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Dead lawn

I moved into a new home in December 2012. The developer laid the new lawn two weeks before when the weather was wet,windy and cold. To encourage growth through the winter he laid it on top of fertiliser. During the lovely summer we had I was having to cut the lawn once a week and after each cut I would treat the lawn with after cut It looked amazing all lush green and striped. And to know the winter, the lawn is completely soaking, patchy and yellow it has went from the best looking to the worst. Not being much of a green fingered type can some one advise me how and if it will recover. I am now thinking I may have over fed the lawn during the summer months.


  • Dave MorganDave Morgan Posts: 3,123

    You may well have overfed the lawn from what you say. Over feeding produces lots of lush growth and weak root growth.

    The wet conditions we have had will have weakened the roots.

    Laying a new lawn on top of what was basically a building site is asking for trouble as the soil will contain too much building waste.

    Builders aren't gardeners usually.

    I would give it a few weeks, especially now the weather has improved, but if the lawn doesn't recover, I'd be tempted to start again.

    In the how to section there are plenty of instructions on getting a new lawn started.

    You may have to dig the whole lot and remove the rubble, and improve the soil at the same time.

    There's plenty of advice available here, so you will get plenty of help.

  • FairygirlFairygirl Posts: 54,782

    I'd agree with Dave, Raymond. It's a common problem with builders and new houses. It's what's underneath the grass that determines  how it will perform and if that's not brilliant it's always going to be difficult to keep it looking right. The fact that they added fertiliser to the ground before laying the turf tells the story. There should have been a good layer of soil instead. Adding fertiliser at that point has just given you a false, temporary result and the yellow patches indicate the poor root growth Dave mentions.  Give it a chance to dry out and then take it from there. If it's only compacted rather than the soil base being inadequate, you can spike it to give drainage holes, which you then fill with grit or coarse sand and that may be enough to improve it. Then you need to be a little bit meaner with the food! image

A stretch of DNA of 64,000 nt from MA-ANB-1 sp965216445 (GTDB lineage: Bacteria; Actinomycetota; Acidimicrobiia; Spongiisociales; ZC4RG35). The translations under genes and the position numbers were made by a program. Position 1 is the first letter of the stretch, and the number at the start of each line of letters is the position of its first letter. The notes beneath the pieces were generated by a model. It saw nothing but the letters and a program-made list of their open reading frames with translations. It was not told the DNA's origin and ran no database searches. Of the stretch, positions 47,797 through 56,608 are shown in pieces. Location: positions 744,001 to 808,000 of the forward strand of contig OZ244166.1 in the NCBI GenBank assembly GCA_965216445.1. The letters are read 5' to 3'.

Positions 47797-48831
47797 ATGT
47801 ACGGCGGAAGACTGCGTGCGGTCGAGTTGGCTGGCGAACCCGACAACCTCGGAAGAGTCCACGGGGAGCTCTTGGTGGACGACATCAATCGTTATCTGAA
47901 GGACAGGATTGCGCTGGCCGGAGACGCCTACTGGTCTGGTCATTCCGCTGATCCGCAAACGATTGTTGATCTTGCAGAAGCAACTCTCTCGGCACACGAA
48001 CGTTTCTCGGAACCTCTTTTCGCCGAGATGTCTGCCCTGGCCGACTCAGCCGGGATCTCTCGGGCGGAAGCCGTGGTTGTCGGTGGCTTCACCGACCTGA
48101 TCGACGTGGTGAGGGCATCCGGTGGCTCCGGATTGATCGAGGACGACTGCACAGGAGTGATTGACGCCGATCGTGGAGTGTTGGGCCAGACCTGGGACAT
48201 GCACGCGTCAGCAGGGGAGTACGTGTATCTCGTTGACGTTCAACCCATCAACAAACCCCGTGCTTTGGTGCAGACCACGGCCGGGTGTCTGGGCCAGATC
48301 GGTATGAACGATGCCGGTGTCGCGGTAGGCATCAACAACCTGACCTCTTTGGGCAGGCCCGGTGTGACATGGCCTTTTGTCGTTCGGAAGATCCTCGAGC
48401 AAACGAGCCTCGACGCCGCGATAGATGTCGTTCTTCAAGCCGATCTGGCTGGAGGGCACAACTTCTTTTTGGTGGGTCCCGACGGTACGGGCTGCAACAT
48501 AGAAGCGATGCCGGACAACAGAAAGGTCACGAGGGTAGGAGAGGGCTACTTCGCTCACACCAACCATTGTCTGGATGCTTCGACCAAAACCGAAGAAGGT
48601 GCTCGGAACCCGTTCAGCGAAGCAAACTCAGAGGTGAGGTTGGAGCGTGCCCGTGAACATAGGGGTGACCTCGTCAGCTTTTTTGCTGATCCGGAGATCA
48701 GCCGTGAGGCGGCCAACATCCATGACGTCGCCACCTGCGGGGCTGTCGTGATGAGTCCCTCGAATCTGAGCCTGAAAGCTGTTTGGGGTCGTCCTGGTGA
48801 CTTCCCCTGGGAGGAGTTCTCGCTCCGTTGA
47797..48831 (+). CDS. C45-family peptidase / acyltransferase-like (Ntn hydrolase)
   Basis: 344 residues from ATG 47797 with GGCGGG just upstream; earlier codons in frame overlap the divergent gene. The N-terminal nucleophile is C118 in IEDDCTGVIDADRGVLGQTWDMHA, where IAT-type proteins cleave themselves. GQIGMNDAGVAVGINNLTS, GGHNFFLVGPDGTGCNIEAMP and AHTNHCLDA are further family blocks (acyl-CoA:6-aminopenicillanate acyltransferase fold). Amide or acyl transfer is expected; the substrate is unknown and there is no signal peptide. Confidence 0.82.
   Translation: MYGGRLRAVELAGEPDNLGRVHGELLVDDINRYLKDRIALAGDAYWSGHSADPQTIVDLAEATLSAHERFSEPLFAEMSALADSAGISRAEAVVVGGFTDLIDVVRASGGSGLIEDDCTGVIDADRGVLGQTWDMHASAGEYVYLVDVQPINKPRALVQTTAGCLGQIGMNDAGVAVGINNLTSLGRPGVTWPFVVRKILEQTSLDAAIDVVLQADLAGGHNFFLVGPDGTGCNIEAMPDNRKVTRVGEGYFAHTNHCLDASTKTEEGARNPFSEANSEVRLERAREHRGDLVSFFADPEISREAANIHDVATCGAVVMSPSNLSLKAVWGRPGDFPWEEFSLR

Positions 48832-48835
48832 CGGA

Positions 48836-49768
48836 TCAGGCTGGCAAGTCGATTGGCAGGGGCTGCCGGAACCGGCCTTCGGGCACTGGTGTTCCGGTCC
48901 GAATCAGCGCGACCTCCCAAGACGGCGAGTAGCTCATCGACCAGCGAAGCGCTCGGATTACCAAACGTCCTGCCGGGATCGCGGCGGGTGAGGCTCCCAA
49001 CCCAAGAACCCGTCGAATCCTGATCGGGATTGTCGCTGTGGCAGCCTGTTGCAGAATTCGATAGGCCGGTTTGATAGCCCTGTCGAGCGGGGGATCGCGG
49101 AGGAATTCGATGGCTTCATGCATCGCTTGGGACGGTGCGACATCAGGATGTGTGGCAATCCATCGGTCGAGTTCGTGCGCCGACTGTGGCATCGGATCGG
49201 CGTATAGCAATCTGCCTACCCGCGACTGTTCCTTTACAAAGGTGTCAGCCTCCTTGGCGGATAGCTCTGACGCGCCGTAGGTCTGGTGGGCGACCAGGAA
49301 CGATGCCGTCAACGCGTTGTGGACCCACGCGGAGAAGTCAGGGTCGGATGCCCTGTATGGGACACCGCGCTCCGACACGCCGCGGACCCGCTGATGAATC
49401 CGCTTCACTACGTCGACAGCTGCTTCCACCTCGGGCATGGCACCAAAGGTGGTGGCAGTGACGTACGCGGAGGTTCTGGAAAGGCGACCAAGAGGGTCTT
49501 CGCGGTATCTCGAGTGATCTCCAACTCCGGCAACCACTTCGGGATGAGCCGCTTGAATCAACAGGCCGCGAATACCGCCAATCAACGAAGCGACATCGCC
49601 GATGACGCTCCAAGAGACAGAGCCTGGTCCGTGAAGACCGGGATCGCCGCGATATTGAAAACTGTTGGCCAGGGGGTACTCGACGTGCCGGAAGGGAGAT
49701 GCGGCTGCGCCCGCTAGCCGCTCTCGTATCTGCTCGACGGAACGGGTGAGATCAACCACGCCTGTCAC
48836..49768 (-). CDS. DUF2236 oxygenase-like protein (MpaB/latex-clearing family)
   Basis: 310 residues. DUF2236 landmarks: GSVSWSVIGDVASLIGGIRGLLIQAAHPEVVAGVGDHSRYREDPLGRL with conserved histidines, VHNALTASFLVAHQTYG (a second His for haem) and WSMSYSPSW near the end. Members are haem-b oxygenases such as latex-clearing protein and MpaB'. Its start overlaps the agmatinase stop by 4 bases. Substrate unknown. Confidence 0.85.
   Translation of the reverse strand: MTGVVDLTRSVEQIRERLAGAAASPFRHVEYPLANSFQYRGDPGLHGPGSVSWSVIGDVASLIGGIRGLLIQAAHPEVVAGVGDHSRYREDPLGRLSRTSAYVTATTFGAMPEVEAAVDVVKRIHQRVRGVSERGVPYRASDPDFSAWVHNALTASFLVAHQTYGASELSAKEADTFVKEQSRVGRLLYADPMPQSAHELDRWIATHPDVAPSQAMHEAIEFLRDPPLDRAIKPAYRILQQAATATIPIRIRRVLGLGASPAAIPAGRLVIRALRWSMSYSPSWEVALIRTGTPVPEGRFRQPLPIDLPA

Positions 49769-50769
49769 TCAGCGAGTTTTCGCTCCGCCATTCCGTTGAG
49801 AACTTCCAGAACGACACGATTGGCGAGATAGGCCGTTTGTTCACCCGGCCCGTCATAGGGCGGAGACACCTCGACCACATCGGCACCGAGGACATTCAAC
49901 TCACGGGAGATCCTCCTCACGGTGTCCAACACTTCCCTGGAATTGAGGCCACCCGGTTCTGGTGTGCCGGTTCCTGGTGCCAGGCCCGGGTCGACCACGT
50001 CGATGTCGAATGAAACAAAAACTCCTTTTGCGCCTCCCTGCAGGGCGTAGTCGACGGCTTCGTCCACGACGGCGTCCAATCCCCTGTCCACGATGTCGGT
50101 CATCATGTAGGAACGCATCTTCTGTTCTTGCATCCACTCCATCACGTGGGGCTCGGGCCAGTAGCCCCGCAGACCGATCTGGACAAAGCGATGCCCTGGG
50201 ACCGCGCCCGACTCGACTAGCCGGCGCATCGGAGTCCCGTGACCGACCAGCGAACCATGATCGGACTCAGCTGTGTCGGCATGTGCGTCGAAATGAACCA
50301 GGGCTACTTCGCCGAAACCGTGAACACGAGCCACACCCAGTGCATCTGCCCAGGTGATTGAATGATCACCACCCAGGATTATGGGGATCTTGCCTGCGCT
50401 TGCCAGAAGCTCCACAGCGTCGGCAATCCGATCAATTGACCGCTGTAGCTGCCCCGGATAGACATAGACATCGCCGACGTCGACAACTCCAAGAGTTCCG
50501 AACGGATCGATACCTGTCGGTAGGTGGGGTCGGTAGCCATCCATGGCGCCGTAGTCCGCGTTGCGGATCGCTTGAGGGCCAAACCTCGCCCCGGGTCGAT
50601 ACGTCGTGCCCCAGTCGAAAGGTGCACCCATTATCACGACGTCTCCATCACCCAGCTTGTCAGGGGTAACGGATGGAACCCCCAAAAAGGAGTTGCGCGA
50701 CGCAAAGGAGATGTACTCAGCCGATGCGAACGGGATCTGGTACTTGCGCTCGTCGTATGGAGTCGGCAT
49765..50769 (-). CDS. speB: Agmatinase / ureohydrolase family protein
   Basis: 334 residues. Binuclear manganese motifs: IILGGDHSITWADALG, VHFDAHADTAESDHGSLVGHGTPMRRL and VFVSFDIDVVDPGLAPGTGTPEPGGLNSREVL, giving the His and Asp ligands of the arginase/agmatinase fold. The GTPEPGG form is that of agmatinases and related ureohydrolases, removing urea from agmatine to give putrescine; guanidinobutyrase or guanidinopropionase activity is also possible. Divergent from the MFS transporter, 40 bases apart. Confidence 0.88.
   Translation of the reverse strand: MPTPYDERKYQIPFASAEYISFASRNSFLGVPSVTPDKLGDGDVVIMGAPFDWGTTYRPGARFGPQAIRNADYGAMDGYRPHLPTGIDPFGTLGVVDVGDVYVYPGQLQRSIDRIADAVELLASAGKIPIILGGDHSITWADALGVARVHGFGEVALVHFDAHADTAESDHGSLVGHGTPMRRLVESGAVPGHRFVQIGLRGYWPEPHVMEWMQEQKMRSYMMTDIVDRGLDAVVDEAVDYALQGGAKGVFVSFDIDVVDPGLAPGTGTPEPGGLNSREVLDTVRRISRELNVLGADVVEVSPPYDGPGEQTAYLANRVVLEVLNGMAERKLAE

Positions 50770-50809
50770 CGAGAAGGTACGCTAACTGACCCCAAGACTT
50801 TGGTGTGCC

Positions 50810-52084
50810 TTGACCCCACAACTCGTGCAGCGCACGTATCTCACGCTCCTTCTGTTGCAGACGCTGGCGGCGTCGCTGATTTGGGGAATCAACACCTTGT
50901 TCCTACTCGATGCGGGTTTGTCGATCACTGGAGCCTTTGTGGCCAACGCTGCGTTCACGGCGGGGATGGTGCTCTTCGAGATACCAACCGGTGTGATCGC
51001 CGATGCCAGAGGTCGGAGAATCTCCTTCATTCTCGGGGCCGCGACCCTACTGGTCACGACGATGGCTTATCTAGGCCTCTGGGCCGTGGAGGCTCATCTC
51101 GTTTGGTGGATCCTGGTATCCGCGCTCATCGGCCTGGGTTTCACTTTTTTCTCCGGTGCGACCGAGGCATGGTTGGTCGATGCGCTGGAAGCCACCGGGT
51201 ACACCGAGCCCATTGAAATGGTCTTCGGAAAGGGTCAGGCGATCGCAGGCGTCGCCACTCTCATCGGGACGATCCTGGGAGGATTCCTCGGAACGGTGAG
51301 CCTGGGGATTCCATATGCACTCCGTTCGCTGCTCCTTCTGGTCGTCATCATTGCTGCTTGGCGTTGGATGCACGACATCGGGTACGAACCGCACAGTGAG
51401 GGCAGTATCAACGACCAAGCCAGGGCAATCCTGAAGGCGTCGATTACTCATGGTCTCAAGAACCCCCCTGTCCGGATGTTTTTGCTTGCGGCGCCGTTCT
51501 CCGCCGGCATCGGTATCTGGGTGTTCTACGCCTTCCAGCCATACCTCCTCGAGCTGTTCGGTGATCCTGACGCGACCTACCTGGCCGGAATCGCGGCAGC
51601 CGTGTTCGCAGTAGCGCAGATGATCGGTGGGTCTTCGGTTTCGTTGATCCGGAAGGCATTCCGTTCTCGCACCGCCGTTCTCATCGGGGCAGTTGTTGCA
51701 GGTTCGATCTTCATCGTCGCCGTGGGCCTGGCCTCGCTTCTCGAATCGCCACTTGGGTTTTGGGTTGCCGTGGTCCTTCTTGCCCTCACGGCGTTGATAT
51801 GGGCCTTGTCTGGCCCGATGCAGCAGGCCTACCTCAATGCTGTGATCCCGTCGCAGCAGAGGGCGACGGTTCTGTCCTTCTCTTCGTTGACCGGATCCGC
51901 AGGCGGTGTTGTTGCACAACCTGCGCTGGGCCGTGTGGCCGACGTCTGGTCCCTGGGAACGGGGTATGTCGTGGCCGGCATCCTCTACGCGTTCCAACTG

It's a place where beautiful isn't enough of a word....

    I live in west central Scotland - not where that photo is...
  • DovefromaboveDovefromabove Posts: 87,857

    Hi Raymond image

    Can you post a pic or two on here to show us?  To post a photo click on the little green tree icon in the toolbar above where you type your post and follow the instructions image

    Gardening in Central Norfolk on improved gritty moraine over chalk ... free-draining.

  • CeresCeres Posts: 2,690
    Builders are great at window dressing but they do leave a lot of rubbish in the garden. I once found turf laid straight onto window glass that had been abandoned......didn't grow too well. Its always worth investigating what's underneath if only to make sure that it isn't something sharp.
  • image

     This is the picture of my lawn thanks everyone for your replies to this.

  • FairygirlFairygirl Posts: 54,782

    Yes Raymond - that looks like 'Builder's Turf' alright image

    It doesn't look too happy does it? It looks very soggy and compacted. I'd be inclined to leave it a few weeks to see if it dries out a bit because walking on it just now will only make it worse. Once it's a bit drier then you could begin improving  the drainage etc. and also see if there's any new growth. If it's not a huge area, it might be worth lifting a bit and seeing what's underneath but, if it was me, I'd give it a few weeks and assess it then. You might even get away with aerating (spiking it well) then putting some topsoil and compost  on and re seeding.


    It's a place where beautiful isn't enough of a word....

    I live in west central Scotland - not where that photo is...
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